by Rabbi Yisrael Kaniel – February 9, 2011

The Torah section of Tetzaveh discusses the elegant clothes of the kohanim (priests) and the inauguration of services in the newly constructed Mishkan (Tabernacle) whose components were described in the previous Torah section.

Upon perusing the above Torah sections, one finds that all of the different structures and vessels are discussed in the first section except for one – the inner golden altar for incense.  Only after all of the priestly clothes are described and the kohanim are instructed how to inaugurate services in the Mishkan, do we read, towards the very end of the Torah section of Tetzaveh about the golden altar.  We are told (Sh’mot 30:1), “You shall make an altar on which to bring incense up in smoke.”  Why was the golden altar for incense so blatantly separated out from all the other holy structures and vessels of the Mishkan and left to be mentioned only after the description of the priestly clothing and their inaugural service?

In answer to the above question, R. Shimshon Pincus, in his comments on the Torah, points out the following:  The center of the holy services in the Mishkan and later in the Bet HaMikdash was the main altar upon which sacrifices were offered daily, to symbolize to us that the ever-important messages of the Torah can only be acquired through sacrifice and great effort.  Also, regarding other services such as those performed on the Shulchan (holy Table) that alludes to the purity of food that enters our mouths, we are taught to take care that all food should be within kashrut (dietary laws) norms, a matter that can involve much effort and added expense.  Also, the Menorah (holy Candelabra) that alludes to the light of wisdom involves the choicest oil that symbolizes the sacrifice of monetary expense to merit the acquisition of wisdom.  Only after all the above, do we find mention of the altar of incense, which entailed no sacrifices that were offered nor significant expense – just some incense that was made to smoke and spread an amazingly pleasant aroma all over the sacrificial grounds and their surroundings.

This order, R. Pincus notes, is to teach us that all the sacrifice and difficulty entailed in the path of true service to G-d are only when one begins embarking upon the path, but, as one nears the end and culmination of the journey, all transforms to pleasure for both the body and soul.  This is alluded to in mentioning the incense altar at the very end.  Only after the entire involvement in all of the components of the holy service including the priestly garments and the purity to be maintained by the kohanim in their service, entailing sacrifice, effort and expense, can we arrive at the sweet scents that lift both body and spirit.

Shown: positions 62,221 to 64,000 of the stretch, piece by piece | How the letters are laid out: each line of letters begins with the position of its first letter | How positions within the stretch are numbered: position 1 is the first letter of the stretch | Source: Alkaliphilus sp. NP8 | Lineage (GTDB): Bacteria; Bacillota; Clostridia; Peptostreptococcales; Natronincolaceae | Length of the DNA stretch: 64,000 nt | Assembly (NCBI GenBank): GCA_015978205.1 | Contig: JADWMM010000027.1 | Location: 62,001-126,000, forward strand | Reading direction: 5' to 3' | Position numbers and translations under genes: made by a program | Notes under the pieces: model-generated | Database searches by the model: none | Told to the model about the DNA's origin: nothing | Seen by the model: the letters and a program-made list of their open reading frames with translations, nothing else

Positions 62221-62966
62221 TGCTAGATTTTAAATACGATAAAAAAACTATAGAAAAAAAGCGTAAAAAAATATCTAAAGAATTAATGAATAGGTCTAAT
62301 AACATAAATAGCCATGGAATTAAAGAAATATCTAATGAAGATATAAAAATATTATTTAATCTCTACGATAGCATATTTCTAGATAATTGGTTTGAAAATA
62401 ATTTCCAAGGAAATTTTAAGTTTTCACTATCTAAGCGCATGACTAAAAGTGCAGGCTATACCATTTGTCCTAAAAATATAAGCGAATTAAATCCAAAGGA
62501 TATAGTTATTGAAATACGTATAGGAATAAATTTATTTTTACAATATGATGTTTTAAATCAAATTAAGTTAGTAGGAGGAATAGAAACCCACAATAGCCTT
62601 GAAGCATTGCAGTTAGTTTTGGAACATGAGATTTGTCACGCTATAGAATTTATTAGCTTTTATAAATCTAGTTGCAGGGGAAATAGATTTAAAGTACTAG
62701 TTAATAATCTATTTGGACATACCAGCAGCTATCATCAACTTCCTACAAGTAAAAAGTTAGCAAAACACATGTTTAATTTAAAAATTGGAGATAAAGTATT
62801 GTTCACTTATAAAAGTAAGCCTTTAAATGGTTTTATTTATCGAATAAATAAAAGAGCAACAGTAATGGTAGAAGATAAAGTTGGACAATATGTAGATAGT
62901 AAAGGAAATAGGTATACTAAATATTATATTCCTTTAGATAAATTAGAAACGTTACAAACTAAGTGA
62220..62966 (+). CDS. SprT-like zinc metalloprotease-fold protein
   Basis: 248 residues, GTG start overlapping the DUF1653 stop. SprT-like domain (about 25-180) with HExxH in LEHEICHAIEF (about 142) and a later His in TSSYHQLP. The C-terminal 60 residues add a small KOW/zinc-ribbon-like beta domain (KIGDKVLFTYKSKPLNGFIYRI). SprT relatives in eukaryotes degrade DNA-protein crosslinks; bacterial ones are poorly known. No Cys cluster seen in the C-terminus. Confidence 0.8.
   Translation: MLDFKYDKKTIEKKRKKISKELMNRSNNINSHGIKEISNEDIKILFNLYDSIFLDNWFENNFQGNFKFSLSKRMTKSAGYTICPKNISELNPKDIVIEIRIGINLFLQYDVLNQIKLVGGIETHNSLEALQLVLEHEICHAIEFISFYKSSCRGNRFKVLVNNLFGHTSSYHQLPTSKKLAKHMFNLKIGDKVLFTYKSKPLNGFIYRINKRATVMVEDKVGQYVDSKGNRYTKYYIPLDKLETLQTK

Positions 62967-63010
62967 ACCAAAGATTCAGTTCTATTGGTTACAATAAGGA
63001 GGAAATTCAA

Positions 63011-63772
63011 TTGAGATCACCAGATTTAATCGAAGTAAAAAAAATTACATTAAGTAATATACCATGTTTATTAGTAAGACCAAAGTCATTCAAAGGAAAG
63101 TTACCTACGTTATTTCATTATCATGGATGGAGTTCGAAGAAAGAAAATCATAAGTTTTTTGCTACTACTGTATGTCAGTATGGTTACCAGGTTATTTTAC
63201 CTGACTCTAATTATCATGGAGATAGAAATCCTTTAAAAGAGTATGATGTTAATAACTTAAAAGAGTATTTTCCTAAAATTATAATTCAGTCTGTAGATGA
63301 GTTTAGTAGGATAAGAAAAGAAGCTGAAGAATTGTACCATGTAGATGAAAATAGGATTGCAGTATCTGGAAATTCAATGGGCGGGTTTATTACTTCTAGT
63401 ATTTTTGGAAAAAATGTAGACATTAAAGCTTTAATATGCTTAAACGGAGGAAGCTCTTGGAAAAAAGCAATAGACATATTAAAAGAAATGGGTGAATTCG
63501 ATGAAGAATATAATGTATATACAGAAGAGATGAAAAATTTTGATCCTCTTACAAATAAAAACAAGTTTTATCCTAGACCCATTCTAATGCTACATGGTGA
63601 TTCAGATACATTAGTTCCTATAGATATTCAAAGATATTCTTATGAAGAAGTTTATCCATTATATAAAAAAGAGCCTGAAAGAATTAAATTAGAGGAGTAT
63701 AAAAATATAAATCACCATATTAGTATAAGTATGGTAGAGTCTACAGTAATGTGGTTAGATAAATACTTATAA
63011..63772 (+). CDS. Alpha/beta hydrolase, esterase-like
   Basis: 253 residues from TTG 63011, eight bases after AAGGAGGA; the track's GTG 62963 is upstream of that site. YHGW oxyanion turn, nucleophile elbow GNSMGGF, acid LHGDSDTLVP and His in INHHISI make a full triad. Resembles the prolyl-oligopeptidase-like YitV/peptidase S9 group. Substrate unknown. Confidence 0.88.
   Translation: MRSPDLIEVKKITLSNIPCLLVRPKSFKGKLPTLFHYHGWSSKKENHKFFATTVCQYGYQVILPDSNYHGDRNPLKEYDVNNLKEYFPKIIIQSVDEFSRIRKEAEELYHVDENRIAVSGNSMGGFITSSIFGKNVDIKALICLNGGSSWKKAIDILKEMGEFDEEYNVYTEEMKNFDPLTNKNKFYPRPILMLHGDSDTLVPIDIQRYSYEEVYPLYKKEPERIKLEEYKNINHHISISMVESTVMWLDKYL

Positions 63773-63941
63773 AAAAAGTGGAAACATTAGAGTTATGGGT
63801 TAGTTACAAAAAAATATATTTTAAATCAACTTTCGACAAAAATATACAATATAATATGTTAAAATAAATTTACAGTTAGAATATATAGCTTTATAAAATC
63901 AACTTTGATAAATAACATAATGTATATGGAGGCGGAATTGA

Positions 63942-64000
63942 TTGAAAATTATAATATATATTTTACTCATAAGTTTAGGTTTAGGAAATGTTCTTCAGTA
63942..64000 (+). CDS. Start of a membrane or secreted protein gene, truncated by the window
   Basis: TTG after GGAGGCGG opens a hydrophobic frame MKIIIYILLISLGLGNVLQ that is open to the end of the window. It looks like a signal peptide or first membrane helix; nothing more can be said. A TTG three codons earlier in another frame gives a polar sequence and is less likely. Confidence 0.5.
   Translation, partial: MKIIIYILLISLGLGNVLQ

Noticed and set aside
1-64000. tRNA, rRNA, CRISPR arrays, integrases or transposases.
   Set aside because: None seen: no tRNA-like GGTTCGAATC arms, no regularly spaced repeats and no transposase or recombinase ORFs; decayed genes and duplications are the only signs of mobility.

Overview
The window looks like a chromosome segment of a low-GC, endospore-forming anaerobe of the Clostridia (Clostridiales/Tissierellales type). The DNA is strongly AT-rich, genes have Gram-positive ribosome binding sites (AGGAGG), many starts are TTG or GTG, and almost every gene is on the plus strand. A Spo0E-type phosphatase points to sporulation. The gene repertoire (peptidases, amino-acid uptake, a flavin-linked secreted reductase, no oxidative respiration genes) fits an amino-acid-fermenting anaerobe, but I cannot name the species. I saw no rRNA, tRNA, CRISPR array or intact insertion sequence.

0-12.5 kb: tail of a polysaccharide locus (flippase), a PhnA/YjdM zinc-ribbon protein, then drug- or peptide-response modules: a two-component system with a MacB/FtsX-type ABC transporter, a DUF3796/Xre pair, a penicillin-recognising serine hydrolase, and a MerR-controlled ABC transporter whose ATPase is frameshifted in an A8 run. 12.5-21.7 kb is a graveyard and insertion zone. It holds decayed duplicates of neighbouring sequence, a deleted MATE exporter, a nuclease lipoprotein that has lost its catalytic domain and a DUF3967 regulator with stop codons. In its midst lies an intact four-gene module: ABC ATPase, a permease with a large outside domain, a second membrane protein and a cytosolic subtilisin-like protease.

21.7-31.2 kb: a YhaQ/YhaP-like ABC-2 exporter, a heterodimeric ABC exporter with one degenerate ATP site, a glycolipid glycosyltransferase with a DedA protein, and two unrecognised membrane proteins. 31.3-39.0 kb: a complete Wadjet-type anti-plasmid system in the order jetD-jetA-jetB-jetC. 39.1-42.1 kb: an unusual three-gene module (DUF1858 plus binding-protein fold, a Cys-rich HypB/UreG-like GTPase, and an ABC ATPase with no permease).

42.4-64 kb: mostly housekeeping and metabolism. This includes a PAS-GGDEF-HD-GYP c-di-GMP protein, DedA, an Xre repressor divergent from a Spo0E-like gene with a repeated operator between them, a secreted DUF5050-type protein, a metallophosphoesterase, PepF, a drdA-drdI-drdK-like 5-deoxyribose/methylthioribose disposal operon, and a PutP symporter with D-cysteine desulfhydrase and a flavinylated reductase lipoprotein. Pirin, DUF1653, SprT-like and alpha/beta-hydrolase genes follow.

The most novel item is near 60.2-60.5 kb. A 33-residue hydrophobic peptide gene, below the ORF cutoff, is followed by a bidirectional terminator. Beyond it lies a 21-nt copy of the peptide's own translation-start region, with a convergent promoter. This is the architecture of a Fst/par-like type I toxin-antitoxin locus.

So do we find to some degree in the development of Eretz Yisrael (the Land of Israel) as we see it today since the first significant waves of Jewish pioneers who undertook the awesome trek to settle the land of their forefathers.

Since the phenomenal Torah giant and kabbalist, R. Moshe b. Nahman, known as Ramban (a.k.a. Nachmanides) renewed Jewish settlement in our land in the year 1267, a steady stream of individuals followed, including men of note such as the kabbalist R. Shem Tov b. Avraham Gaon, who came from Spain in the 14th century and wrote his Keter Shem Tov in Israel, the great Italian scholar R. Ovadia Bertinoro, writer of the well-known commentary on Mishna who arrived in 1488, the renown Spanish scholar R. Yosef Caro, author of the famous Shulchan Arukh who came in the 16th century, R. Betzalel Ashkenazi, known for his Shita Mekubetzet who entered the land in 1588, R. Yeshaya Ha’Levi Horowitz, author of Shne Luhot Ha’Brit who came in 1621, R. Hayyim b. Attar, author of Or HaHayyim who ascended from Morocco in 1741 and R. Moshe Hayyim Luzzato, author of Mesilat Yesharim who arrived in 1743, to name but a few.  According to one report, the Jewish community in Jerusalem alone numbered 10,000 in 1741.  And, along with these settlers of our land, there were built synagogues and schools of learning in Tzfat (Safed), Tiveria (Tiberias) as well as in Jerusalem – whatever the relatively small population could muster at the time.  The steady immigration of individuals was then followed by the influx of groups:  students of the founder of Hasidism known as the Baal Shem Tov starting in the year 1777, students of R. Elijah of Vilna, known as the Vilna Gaon, beginning in the year 1808, and shortly afterwards students of the famous Hungarian Torah scholar R. Moshe Sofer, known as the Chatam Sofer.